The definitive remote debug and unittest with PHPStorm guide: part 6

This post is part of the guide on how to setup your PHPStorm for remote debugging and unit testing. Click here for the beginning of this guide.

So there is already a lot covered: debugging web applications, testing your units, getting code coverage. But one thing that remains is trying to debug your command line applications. Even today more and more applications aren’t built for primarily the web, but for other purposes or many web frameworks have some kind of “console” component which allows you to easily create command line tools that deals with asynchronous handling of data, or just mere as cronjobs.

Debugging your command line applications

So this part is about trying to debug your command line applications. Even though internally it works the same way as debugging your web application, a few things must be done in order to get everything working.


Getting xdebug and phpstorm to play nicely on the command line, a few things must happen:

  • Xdebug must be active.
  • PHPStorm must be listening.
  • Xdebug must know where to connect to.
  • PHPStorm must know how to map paths and which project is incoming.

Xdebug must be active

We already done this by auto-enabling xdebug in its configuration. This is also true for command line applications, if you use the same configuration for both web and cli (and most of the time you will use the same config). You can check if xdebug is active on your command line by typing:

This displays a list of all modules currently active in PHP, and under the “zend extensions” you must see the Xdebug module. If not, xdebug might not be configured for your command line PHP (on some systems, the configuration for the commandline php and the webserver php differ).


PHPStorm must be listening

Obviously, phpstorm must be listening to incoming debug connections. This is simply done by toggling the “debug” icon in the toolbar in PHPStorm. By now you should be pretty familiar with this.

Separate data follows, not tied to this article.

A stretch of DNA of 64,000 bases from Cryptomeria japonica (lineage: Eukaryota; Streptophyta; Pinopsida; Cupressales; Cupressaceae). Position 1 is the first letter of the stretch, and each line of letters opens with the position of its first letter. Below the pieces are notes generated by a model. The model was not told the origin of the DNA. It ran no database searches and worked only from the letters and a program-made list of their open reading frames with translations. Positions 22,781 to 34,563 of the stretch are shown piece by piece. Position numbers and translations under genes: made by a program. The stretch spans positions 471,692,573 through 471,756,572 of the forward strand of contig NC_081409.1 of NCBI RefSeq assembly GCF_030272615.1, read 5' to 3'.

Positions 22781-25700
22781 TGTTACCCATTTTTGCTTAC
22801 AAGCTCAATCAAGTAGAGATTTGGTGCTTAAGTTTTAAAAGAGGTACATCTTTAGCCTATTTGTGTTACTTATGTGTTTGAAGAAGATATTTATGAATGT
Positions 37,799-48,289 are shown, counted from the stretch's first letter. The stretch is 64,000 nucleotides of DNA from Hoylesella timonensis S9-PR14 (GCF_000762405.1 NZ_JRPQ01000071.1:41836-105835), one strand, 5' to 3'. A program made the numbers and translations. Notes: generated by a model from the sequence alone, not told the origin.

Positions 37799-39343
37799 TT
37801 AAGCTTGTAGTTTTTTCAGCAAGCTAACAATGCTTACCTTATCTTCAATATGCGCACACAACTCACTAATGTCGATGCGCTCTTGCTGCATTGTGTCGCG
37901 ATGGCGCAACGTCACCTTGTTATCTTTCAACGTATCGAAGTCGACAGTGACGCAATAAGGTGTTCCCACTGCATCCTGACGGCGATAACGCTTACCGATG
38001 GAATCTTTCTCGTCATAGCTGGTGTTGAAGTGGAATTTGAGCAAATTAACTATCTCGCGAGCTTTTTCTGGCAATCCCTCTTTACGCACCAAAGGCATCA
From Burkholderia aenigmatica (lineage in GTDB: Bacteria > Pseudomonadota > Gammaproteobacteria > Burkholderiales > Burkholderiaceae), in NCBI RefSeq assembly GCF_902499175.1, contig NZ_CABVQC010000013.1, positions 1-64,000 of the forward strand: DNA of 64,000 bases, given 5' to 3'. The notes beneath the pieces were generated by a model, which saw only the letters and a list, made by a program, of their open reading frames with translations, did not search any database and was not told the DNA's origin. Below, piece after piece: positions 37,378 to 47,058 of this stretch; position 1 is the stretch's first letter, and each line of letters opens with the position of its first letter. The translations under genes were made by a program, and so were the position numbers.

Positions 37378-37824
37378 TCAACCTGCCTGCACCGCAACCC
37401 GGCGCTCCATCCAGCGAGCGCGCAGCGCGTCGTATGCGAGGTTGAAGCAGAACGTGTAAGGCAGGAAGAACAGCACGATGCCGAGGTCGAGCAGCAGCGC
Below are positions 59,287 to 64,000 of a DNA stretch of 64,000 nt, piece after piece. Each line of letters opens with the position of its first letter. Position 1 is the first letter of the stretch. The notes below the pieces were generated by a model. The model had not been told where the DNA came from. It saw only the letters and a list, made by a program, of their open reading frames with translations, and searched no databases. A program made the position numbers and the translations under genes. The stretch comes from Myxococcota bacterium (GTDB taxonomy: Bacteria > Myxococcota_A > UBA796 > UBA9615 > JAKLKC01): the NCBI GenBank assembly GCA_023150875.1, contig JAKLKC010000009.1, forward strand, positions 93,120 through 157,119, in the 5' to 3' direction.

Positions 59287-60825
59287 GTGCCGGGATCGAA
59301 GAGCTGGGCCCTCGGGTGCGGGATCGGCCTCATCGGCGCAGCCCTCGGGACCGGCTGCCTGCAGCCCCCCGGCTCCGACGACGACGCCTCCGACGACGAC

Xdebug must know where to connect to

Remember we are using the xdebug.remote_connect_back setting in our xdebug settings? This tells xdebug to connect back to the IP that is connecting to our website. Xdebug does this by looking at the $_SERVER variables (HTTP_X_FORWARDED_FOR, and if that does not exist, the REMOTE_ADDR variable). However, if you run a CLI application, those two variables are not available and thus xdebug has no way of knowing where to connect to. We can solve this in a few ways: first, we can change our xdebug configuration and add a xdebug.remote_host field which holds the IP of our local machine.

But a better solution (at least, i think), is to set this dynamically every time you run your cli app.

When we run this, xdebug knows it needs to connect to our local machine running at To make this a bit easier for you, you can create an alias for this:

All we need to do in order to debug our command line apps is:

Another way is to export these settings into an environment setting:

This will automatically be picked up by xdebug as well, and you can still run directly php (without the alias). Since we will be needing another export setting below, this solution might be the most elegant.


PHPStorm must know how to map paths and which project is incoming

One thing you will notice is that path mappings etc aren’t used anymore when it comes to CLI apps. The reason is simple: inside PHPStorm you have defined your server with a certain name and certain path mappings. When running from the command line, it cannot detect anymore which server you are running. This is also an easy fix. On your remote system, issue the following:

Xdebug sends over these environment variables to PHPStorm, and the IDE will automatically detect and use these variables when a debug connection is made, so it will know which server it needs.  After we have set this on the command line, we can easily debug command line apps the same way as our web apps. Just set the breakpoints and you’re done!



Almost there! In our last part we will discuss about how we debug our unit-tests. In the meantime, hope you enjoy this and the previous parts!

Joshua Thijssen is a freelance consultant, developer and trainer. He is the author of the book "Mastering the SPL library" and speaks at both national and international conferences. His daily work consists of maintaining code bases, working on different projects and helping other to achieve higher standards in both coding and thinking. Find him on twitter at @JayTaph, or read his personal blog at

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